Our pets face common problems, from fear of baths to excessive excitement when they see their humans. Now that the National Senior Pet Month is just around the corner, it’s high time to get a short refresher course on how to care for your furry friends, especially if you have senior pets. Read on to learn about two common senior pet problems—matted fur and long nails, and how to handle them.
Matted fur is a sign of poor health. If your dog or cat does not feel well, he tends to stop grooming. Arthritic dogs and cats take less of an interest in grooming because doing so is painful. Other factors like nausea, poor teeth and gum conditions, even stress can contribute to the lack of grooming that results to matted fur.
The first step in dealing with matted fur is to determine the underlying reason why grooming suddenly stopped. If your dog or cat stopped grooming because of bleeding gums or loose teeth, immediate dental attention is required. Stress and nausea can be determined by looking at changes in eating habits, vomiting, lack of energy, and weight loss. In cases like these, bringing your pet to us is the wisest thing you can do. If your dog has been diagnosed with arthritis, you can handle the grooming routine yourself. Any unknown sources of body pain or soreness should be referred to the us.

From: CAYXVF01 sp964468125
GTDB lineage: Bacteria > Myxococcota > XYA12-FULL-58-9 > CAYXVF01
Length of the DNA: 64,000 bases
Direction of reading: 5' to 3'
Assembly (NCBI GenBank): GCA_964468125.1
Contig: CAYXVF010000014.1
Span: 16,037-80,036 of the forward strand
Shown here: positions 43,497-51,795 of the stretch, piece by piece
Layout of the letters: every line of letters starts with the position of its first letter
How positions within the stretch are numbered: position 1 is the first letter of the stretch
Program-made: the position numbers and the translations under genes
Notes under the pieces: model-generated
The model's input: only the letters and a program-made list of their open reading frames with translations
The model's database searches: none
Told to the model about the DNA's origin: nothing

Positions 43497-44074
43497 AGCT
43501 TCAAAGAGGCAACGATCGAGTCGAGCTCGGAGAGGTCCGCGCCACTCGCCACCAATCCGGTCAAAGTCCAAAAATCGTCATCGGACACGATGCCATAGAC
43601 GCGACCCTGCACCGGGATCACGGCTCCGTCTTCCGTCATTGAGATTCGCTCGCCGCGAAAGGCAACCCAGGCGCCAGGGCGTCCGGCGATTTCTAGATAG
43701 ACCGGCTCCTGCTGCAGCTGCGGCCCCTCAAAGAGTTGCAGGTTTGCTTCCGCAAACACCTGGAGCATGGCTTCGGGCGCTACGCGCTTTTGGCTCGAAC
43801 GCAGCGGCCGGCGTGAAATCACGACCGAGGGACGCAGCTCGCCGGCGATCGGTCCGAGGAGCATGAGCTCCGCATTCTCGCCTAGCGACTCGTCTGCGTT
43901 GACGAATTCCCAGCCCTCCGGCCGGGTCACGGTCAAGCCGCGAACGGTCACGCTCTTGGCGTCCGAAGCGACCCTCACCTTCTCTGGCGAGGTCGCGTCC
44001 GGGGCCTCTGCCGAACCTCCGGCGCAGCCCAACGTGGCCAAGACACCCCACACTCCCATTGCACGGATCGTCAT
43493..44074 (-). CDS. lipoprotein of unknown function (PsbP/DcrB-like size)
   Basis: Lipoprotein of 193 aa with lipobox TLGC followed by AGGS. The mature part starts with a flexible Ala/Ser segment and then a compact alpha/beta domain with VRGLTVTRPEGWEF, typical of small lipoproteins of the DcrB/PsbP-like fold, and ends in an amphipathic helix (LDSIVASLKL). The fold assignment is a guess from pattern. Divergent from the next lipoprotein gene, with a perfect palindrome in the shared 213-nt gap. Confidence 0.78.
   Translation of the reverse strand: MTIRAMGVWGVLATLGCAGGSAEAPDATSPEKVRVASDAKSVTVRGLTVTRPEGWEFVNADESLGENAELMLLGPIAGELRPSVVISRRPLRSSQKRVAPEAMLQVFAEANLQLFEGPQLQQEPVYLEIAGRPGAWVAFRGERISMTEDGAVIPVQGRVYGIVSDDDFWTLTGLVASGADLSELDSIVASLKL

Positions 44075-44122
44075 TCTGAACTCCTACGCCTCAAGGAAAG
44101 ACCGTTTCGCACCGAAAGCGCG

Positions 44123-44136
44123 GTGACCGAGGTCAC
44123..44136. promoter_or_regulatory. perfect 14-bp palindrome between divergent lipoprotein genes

Almost every dog hates having their nails clipped. Reactions range from mild irritation to outright terror once they see that the nail clippers are out. Long nails are problematic especially for senior dogs because they make walking difficult, affect posture, and acerbate joint problems like arthritis.
Regular walks on rough surfaces like concrete can help keep your dogs’ nails short. You can also use nail trim mats around the house. These are mats with rough surfaces that file down the nails as your dog walks on them.
However, the best thing you can do is to condition your dog to not be fearful of nail clippers. The best time to do this would be when your dog is still a puppy. If this is not possible, take time to introduce the clipper to your dog. Start with acclimating your dog to the sensation of having his paws handled. Make this pleasant by pairing with a good belly rub. Gradually introduce the clipper or grinder, making sure to look out for signs of stress so you know when to stop. Follow a pace that is comfortable for your dog. You can turn the grinder on if and when the dog does not show signs of stress. Do this consistently and you will start to see improvements on how your dog responds to nail clippers and having his nails clipped or ground.
Our pets face a number of health issues that are easily preventable if you know how. Keep these tips in mind so you can handle pet problems like matted fur and long nails properly.
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